Nov. 9-13, 2020

What happened last week

Markets outpaced the pandemic’s second wave

With markets already on pace to extend the previous week’s gains, Monday’s news from Pfizer Inc. – suggesting its experimental COVID-19 vaccine was 90% effective in preventing infections – advanced markets into record territory. But the upward momentum didn’t last as rising infection rates, record numbers of hospitalizations and renewed business restrictions brought investors back down to earth mid-week, before bouncing back on Friday.

News of the vaccine breakthrough clashed with reports of rising infections

Monday’s unexpected announcement from German pharmaceutical giant Pfizer Inc. and its partner BioNTech SE lifted markets around the world. At the benchmark level, both the Dow Jones Industrial Average and the S&P 500 hit intraday highs. The Dow closed at 29,158 (up 2.95% on the day), its first record high since February, before the initial COVID-19 lockdown. The S&P 500 closed at 3,550.66 (up 1.17%), its first foray into record-territory since September. Canada’s S&P/TSX Composite also scored its highest daily gain since mid-October.

The Nasdaq was the only North American benchmark to close in negative territory Monday, highlighting the market rotation many investors expect when a vaccine becomes publicly available. Stay-at-home stocks from companies like Amazon, Netflix, Zoom and Peloton, which have risen during the pandemic, all fell through the day. On the other hand, airlines, cruise lines and other travel-related stocks went up. Oil prices, which have seen historic declines throughout the pandemic, also rose 7.78% on Monday, the highest daily increase since May.

Vaccine optimism, which is likely to continue as competing drug makers begin to report their findings, provided plenty of enthusiasm for the future. But with the U.S. hitting 10 million cases on the same day Pfizer made their announcement, the immediate reality became too large to ignore as the week continued. Markets were mixed through Tuesday and Wednesday as excitement gave way to more practical concerns about deploying a vaccine, and New York and California imposed new COVID-related business restrictions. Seventeen states throughout the U.S. also reported record numbers of hospitalizations. On Thursday, with average daily cases in the U.S. up 69% from just two weeks ago, all four major North American indexes slid into the closing bell, though, by Friday, markets rebounded and finished strong, with the Dow and S&P 500 back in record territory.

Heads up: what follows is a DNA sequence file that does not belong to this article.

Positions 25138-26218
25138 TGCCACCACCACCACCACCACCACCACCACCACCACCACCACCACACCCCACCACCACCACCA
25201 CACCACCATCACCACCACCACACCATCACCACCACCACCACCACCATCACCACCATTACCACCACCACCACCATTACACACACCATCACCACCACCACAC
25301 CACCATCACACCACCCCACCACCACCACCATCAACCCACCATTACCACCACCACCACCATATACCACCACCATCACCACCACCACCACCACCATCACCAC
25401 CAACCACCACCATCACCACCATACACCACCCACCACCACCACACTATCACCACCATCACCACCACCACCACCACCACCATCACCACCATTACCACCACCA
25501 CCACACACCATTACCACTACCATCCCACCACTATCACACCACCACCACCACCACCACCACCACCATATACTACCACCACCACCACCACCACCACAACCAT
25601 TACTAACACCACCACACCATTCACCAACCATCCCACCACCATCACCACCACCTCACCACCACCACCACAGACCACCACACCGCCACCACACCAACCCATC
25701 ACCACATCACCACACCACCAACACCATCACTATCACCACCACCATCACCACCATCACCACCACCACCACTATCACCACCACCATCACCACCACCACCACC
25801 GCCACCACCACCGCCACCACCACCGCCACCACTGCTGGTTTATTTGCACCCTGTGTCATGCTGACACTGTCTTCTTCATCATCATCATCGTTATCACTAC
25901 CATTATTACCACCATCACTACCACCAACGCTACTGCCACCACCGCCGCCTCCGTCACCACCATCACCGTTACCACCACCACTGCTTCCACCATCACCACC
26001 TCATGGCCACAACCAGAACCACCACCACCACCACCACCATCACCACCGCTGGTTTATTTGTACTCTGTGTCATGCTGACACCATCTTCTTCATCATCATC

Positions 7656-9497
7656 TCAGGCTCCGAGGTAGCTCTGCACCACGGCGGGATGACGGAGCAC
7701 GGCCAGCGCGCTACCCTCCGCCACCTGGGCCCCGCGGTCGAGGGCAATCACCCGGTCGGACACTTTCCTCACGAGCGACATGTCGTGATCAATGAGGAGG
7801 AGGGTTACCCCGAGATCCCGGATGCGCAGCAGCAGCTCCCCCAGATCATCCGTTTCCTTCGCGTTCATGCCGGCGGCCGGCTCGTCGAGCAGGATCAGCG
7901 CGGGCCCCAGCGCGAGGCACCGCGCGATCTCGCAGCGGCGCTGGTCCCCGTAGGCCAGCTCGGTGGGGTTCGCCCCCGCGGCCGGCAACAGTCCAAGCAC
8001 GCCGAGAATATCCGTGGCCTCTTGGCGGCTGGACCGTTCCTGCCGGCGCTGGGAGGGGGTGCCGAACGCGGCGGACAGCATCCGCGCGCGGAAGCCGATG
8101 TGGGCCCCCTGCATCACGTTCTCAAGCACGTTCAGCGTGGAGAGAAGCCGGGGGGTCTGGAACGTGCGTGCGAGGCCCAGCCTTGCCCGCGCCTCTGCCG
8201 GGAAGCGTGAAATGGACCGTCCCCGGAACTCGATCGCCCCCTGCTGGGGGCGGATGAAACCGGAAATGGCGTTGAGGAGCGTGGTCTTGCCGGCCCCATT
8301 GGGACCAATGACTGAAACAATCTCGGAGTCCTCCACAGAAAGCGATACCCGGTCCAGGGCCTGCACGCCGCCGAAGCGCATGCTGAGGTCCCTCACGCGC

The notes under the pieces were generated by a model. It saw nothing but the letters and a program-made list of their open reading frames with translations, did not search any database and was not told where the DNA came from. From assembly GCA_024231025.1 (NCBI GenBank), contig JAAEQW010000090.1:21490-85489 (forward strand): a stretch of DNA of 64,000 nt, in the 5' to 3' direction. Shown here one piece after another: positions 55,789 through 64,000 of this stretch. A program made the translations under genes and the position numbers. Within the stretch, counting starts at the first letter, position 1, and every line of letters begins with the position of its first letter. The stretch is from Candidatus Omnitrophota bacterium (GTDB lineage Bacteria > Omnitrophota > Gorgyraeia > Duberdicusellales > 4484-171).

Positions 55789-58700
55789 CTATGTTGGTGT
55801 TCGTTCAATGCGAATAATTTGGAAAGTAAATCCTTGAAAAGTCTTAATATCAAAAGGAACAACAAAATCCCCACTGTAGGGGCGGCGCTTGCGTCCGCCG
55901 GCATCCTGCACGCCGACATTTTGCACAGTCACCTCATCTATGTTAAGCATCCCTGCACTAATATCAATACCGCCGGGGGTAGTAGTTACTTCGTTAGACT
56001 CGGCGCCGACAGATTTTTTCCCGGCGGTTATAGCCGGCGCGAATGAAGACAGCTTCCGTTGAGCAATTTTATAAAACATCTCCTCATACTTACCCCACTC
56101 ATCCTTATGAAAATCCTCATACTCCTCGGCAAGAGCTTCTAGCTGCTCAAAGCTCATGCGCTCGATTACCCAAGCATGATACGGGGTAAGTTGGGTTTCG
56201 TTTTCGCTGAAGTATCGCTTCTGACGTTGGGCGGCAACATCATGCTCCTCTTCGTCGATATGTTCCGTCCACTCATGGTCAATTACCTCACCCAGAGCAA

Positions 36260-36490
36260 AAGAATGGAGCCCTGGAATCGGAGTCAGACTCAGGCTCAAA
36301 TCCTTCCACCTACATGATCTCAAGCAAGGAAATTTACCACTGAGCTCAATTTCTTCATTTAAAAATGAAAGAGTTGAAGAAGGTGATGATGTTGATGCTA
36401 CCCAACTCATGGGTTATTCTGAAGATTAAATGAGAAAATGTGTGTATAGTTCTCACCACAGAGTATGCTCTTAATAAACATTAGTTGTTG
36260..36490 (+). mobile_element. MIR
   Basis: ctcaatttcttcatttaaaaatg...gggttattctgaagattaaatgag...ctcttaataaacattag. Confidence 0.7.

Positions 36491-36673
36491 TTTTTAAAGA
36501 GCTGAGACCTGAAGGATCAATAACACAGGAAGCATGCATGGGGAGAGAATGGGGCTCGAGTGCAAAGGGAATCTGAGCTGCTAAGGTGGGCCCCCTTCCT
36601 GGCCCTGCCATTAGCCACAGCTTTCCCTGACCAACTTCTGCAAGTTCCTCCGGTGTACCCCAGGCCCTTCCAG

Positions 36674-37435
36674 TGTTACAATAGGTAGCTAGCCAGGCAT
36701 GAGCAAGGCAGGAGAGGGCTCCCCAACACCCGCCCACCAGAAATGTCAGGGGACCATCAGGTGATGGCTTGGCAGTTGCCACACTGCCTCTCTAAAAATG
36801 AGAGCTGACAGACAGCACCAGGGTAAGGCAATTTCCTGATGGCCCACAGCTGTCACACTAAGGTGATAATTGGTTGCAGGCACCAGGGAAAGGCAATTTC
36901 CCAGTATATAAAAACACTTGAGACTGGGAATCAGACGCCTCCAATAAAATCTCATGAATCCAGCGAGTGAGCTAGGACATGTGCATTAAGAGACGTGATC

Joe Biden was elected 46th President of the United States

News that Joe Biden had won the presidential election also factored into positive gains early in the week. Despite some concern from corporate America about a Biden victory and the affect on financial markets, as it became clear he had secured the necessary electoral college votes required to win the election, markets reacted positively, no longer bound to the uncertainty around who would lead the U.S. economy for the next four years. Biden has pledged to make the pandemic a top priority and has already announced his COVID-19 task force. Outgoing President Donald Trump continued to dispute the election results, taking legal action in several states.

The stock and bond market*
S&P/TSX Composite 16,675.64 2.41% -2.27%
Dow Jones Industrial Avg. 29,479.81 4.08% 3.30%
S&P 500 Index 3,585.15 2.16% 10.97%
NASDAQ Composite 11,899.29 -0.55% 31.84%
10-yr GoC Yield 0.73% 0.09% -0.97%
10-yr U.S. Treasury Yield 0.89% 0.06% -1.03%
WTI Crude Oil (US$/bbl) 40.12 8.02% -34.29%
Canadian Dollar US$0.7606 -0.82% -1.21%
Bank of Canada Prime Rate 2.45%

*Weekly performance ending November 13, 2020. Sources:, and

What’s ahead

Canadian economic data:New reports on Canadian manufacturing sales and retail sales are expected this week, along with another look at the annual inflation rate.

Circle these dates

  • Nov. 26: U.S. Thanksgiving (U.S. markets closed)
  • Dec. 9: Bank of Canada interest-rate announcement
  • Dec. 15-16: U.S. Federal Reserve meetings and statement

Key take-away

Take the emotion out of it. As we learned – with markets hitting their lowest point in March, only to bounce back through the summer, far quicker than expected – volatility is a normal part of investing. Reacting emotionally? Trying to time the market? We don’t recommend these investment strategies.

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